Blue-green algae bloom alerts issued for these Central Florida lakes

Lake Speer is the latest lake to have blue-green algae

ORLANDO, Fla. – The Florida Department of Health has issued warnings in multiple Central Florida counties about harmful algae toxins found in different bodies of water.

This story was last updated on Sept. 16 with the latest health alerts for blue-green algae.

Lake County

  • The Florida Health Department in Lake County issued a health alert on Sept. 13 for the presence of harmful blue-green algal toxins found in Sawgrass Lake. This is based on a water sample taken on Sept. 8.

Orange County

  • Health officials in Orange County issued a caution for the presence of harmful blue-green algal toxins found in Lake Mann on Sept. 13, based on a water sample taken on Sept. 6.
  • Health officials in Orange County issued a caution on Sept. 13 for the presence of harmful blue-green algal toxins found in Lake Estelle based on a water sample taken on Sept. 6.
  • The Florida Health Department in Orange County issued a health caution on Aug. 17 for the presence of harmful blue-green algal toxins found in Lake Maitland. This is based on a water sample taken on Aug. 10.
  • Health officials in Orange County issued an alert for the presence of harmful blue-green algal toxins found in Lake Speer on Sept. 13, based on a water sample taken on Aug. 31.
  • The Florida Health Department in Orange County issued a health caution for Lake Roger, near Lake Christie Drive, on Aug. 24 based on a water sample detecting the presence of blue-green algae taken on Aug. 22.

Osceola County

  • The Florida Health Department in Osceola County issued a blue-green algae alert for Lake Marian on Sept. 16 based on a water sample taken on Sept. 12.
  • Health officials in Osceola County issued a blue-green algae alert for Fish Lake near Sexton Park on Sept. 16 based on a water sample taken on Sept. 12.

Seminole County

  • Health officials in Seminole County extended a health alert for Lake Griffin in Casselberry based on a water sample taken Aug. 4 showing the presence of blue-green algal toxins. The initial water sample indicating blue-green algae was taken July 7. The alert is set to expire on Sept. 3.
  • The Florida Health Department in Seminole County issued a health alert for Lake Dot in Sanford based on a water sample taken Aug. 4 showing the presence of blue-green algal toxins. The alert is set to expire on Sept. 3.
  • Health officials in Seminole County extended a health alert for Lake Jesup based on a water sample taken Aug. 24 indicating the presence of blue-green algal toxins. The alert was extended until Sept. 23.

Volusia County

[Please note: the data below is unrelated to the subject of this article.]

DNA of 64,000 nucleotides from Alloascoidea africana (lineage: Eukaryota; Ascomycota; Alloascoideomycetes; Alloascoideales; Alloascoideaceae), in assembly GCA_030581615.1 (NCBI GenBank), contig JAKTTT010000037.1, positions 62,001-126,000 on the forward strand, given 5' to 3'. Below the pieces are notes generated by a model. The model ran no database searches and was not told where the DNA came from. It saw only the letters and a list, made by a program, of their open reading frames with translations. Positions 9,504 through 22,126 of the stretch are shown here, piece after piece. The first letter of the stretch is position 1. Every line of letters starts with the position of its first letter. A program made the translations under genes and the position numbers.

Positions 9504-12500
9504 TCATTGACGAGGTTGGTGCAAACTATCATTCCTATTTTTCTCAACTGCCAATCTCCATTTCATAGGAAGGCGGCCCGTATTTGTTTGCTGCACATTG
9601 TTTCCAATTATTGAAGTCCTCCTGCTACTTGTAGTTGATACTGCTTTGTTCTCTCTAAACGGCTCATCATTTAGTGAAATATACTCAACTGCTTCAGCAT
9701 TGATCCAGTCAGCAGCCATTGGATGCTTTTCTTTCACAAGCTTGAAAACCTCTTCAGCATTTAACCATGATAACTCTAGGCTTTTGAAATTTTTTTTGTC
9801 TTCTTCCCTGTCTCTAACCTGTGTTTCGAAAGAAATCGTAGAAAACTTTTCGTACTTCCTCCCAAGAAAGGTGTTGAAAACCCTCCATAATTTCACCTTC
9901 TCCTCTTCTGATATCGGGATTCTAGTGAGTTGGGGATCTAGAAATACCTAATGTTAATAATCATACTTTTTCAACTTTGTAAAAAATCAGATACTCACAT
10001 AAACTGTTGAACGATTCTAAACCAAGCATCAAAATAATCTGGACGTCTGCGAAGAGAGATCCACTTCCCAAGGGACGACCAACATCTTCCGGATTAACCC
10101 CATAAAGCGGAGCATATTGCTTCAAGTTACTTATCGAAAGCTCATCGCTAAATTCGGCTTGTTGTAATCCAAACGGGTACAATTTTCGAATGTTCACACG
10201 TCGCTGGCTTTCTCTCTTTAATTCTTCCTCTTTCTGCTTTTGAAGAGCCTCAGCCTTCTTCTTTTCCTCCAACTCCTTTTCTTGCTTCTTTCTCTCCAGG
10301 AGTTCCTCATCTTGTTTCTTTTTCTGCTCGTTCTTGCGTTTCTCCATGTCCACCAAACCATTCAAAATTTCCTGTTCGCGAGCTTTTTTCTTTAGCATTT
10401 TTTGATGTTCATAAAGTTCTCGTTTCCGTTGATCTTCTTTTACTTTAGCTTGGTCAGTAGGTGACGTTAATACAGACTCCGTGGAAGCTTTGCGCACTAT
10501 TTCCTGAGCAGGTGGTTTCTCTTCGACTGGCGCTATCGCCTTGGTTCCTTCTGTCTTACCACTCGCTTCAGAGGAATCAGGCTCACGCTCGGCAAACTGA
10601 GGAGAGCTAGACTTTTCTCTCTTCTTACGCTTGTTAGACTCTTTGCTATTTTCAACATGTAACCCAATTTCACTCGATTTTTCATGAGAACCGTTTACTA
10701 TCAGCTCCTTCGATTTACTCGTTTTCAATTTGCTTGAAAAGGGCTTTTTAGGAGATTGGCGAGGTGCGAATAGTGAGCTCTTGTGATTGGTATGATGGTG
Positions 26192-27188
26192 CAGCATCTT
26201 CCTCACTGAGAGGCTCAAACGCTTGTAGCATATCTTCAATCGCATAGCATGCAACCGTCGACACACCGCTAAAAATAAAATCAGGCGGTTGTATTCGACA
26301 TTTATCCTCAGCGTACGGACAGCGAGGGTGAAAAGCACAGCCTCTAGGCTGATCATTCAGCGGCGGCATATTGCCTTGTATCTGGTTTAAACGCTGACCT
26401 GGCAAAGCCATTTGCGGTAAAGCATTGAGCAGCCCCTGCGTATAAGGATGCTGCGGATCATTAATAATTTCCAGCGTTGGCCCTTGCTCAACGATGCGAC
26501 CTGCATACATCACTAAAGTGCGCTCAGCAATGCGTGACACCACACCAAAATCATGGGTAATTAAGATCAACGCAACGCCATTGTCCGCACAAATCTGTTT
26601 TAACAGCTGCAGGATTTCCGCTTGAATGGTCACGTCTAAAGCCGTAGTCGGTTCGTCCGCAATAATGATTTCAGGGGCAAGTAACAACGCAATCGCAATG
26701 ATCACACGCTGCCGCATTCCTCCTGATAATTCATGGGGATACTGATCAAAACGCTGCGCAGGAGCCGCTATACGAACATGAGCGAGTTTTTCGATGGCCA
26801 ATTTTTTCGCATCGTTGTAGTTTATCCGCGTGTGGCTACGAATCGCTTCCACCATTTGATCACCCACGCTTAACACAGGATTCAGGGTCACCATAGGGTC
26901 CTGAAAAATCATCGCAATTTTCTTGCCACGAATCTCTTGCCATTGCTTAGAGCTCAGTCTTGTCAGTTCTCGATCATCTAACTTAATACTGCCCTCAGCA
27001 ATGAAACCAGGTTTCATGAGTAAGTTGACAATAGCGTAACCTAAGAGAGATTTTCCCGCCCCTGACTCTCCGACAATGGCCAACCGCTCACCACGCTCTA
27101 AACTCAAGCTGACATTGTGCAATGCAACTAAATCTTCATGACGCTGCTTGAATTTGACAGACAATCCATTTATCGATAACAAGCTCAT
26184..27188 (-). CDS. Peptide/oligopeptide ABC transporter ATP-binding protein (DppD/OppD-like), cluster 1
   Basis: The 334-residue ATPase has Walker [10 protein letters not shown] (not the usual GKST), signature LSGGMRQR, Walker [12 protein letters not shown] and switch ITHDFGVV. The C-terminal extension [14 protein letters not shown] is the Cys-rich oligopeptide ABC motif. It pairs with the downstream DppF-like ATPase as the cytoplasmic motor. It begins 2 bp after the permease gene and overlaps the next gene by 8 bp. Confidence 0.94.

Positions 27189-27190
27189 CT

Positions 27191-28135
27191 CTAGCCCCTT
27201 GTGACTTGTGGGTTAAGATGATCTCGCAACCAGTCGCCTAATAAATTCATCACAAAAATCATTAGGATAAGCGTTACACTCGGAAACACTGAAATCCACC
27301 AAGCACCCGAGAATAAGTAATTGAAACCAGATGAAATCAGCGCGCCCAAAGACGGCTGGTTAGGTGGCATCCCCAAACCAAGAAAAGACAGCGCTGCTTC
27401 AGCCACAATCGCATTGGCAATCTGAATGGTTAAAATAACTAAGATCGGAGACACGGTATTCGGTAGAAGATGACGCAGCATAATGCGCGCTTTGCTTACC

• Health officials in Volusia County issued an alert for the presence of harmful blue-green algal toxins in Lake George on Aug. 12. This was based on a water sample collected on Aug. 8.

What is blue-green algae?

Blue-green algae are a type of bacteria that is common in Florida’s freshwater environments. A bloom occurs when rapid growth of algae leads to an accumulation of individual cells that discolor water and often produce floating mats that emit unpleasant odors, according to the Florida Department of Health. According to health officials, sunny days, warm water temperatures, still water conditions and excess nutrients can all contribute to blooms.

Is it harmful?

It can be, to human health and ecosystems, including fish and other aquatic animals, according to the health department.

The public should exercise caution in and around areas where bacteria are reported.

For additional information on potential health effects of algal blooms, visit floridahealth.gov/environmental-health/aquatic-toxins.

What precautions should I take?

Residents and visitors are advised to avoid swimming, wading, using a watercraft or boating where there is visible algae bloom. Health officials say people who make contact with algae or discolored, smelly water should wash one’s skin and clothing with soap and water. Do not cook or clean dishes with water contaminated by algae blooms, officials said. Boiling the water will not eliminate the toxins.

Eating fillets from healthy fish caught in freshwater lakes experiencing blooms is safe, according to the health department. Fish fillets should be rinsed with tap or bottled water, guts should be thrown out and the fish should be thoroughly cooked. Do not eat shellfish in waters with algae blooms.

People should also keep pets away from the area as algae blooms are not safe for animals.

People can report symptoms from exposure to a harmful algal bloom or any aquatic toxin to the Florida Poison Information Center at call 1-800-222-1222. All other questions regarding concerns about blue-green algae blooms should be directed to residents’ respective county health departments.